Tips for Taps Blog
Tap Score and the SimpleLab national network of testing laboratories take the analysis and reporting of your water quality very seriously.
Our shared mission is to deliver to you trusted, sophisticated lab testing along with cutting-edge health sciences and engineering support. To ensure the consistency and dependability of our service can be maintained while operating on a swift time frame, we have implemented a number of important quality assurance and control measures across our value chain. These measures address the proper ordering of tests, correct packaging of vials in kits, organized fulfillment of kit orders, appropriate shipping speeds and materials, correct sampling protocol, accuracy of laboratory analysis, and the correct reporting of results.
Specifically regarding the laboratory analyses and reporting of results, the quality control (QC) process is the final step that must occur before results can be verified and released in a final report. The QC process detects, evaluates, and corrects any errors due to instrumentation issues, environmental conditions, or technician performance–all before the results are reported. A major part of the QC process for any lab involves analyzing an array of additional samples beyond just the sample of interest (e.g., a tap water sample). Different labs may have slightly different QC processes, but some of the typical QC samples a lab may run include the following:
Method Blank: A method blank is a sample that is contaminant-free (typically using pure deionized water) and is prepared and analyzed following the same process as the other samples that are being tested. This means that any preservatives or reagents used in sample preparation are added to the method blanks as well. Method blanks are used to determine whether the sample preparation process and any chemicals used therein introduce contaminants to the samples. If the sample results for any method blanks are anything other than non-detect, it could mean that contamination was introduced via the sample preparation process.
Laboratory Duplicate: A laboratory duplicate is created by splitting a sample into two sub-samples and analyzing them separately. The results for laboratory duplicates are compared in order to evaluate the precision of the measurements.
Laboratory Control Sample: A laboratory control sample (LCS) is composed of a contaminant-free matrix (typically pure deionized water, like for method blanks) to which known concentrations of the target analytes have been added prior to sample preparation and analysis. The recoveries of the target analytes in the LCS are used to determine whether the method is working properly and if the lab is capable of making unbiased measurements. Labs set acceptance criteria for the different analytes in the LCS using statistical methods on historical data.
Matrix Spikes: Matrix spikes are similar to LCS’s in that they are samples to which known concentrations of target analytes have been added prior to sample preparation and analysis. The difference between a matrix spike and an LCS is that the analytes are spiked into the actual sample matrix for the matrix spike (e.g., the actual tap water being analyzed), whereas an LCS involves spikes in a contaminant-free medium (e.g., deionized water). Matrix spikes are analyzed to confirm method performance by measuring the effects of interferences caused by the specific sample matrix.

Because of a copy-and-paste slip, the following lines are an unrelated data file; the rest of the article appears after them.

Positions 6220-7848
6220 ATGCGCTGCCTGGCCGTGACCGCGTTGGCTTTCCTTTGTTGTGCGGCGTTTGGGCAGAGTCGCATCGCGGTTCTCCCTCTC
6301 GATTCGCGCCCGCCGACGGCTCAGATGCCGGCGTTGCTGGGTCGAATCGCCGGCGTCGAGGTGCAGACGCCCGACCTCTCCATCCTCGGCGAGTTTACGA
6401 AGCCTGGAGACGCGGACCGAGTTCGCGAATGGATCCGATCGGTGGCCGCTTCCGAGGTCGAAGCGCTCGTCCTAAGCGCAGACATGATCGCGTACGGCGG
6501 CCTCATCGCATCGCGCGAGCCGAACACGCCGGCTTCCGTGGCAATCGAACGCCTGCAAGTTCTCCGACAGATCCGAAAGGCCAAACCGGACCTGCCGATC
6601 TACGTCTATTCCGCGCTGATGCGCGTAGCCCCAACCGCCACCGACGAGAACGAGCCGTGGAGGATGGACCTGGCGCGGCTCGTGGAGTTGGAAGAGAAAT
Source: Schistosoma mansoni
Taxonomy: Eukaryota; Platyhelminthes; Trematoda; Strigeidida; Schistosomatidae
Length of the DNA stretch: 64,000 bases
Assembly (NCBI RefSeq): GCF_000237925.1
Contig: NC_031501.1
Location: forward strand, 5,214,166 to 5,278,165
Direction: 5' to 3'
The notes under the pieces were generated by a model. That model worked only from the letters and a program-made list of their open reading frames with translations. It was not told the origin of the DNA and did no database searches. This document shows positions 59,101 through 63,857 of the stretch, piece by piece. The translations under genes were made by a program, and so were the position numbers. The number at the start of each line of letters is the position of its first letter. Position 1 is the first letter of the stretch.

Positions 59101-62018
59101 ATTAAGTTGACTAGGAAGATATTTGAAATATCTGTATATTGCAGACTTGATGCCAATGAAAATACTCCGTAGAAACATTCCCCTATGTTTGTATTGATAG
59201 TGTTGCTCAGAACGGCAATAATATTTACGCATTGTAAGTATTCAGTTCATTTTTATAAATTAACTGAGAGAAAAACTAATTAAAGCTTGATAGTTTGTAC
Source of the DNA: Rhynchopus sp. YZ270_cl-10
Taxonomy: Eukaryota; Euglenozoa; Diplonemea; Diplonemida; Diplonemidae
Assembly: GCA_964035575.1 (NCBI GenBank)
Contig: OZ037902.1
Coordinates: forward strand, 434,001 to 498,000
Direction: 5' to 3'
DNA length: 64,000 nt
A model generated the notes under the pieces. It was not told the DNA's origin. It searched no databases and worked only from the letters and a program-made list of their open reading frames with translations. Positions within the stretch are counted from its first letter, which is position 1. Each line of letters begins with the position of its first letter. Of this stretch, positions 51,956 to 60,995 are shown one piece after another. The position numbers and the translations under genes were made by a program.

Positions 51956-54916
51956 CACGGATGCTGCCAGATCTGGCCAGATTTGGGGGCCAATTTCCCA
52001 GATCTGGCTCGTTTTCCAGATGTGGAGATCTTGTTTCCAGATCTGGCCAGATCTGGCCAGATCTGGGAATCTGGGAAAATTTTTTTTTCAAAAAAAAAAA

Calibration Blank: A calibration blank is an aliquot of a contaminant-free matrix, such as deionized water, that can be used to calibrate the analytical instrument. The calibration blank is distinct from the method blank because it is not subject to the sample preparation steps used to process actual samples like the method blank.
Calibration Standards: Calibration standards are made by diluting a standard solution containing known amounts of the target analytes, resulting in a sequence of samples with different, known concentrations of the analytes to be measured. The calibration standards (including the blank) are used solely to calibrate the analytical instrument, they are not used to confirm method performance.
The additional QC samples described above are just a subset of the extensive QC protocols a lab will run in order to verify results. All QC protocols are critical to ensure high quality, accurate data. If any QC checks fail, it may mean that the sample needs to be re-run, re-processed or re-collected. Tap Score (and SimpleLab) always strive to provide you with your results ASAP while maintaining best practices so that you can trust that your results are of the utmost accuracy.
Sources of Variability and Inaccuracy:
Like all water test results (indeed, all lab testing), results are subject to variabilities and inaccuracies that we work to understand, limit, and explain. Here are the most common sources of variability we are aware of in every informational, non-compliance Tap Score Report:
Here are the most common sources of inaccuracy we are aware of in every iInformational, non-compliance Tap Score Report:
If you have questions about the accuracy of a specific testing method or result, please contact us (firstname.lastname@example.org) and we’ll be happy to provide further details depending on your analyte and method in question.
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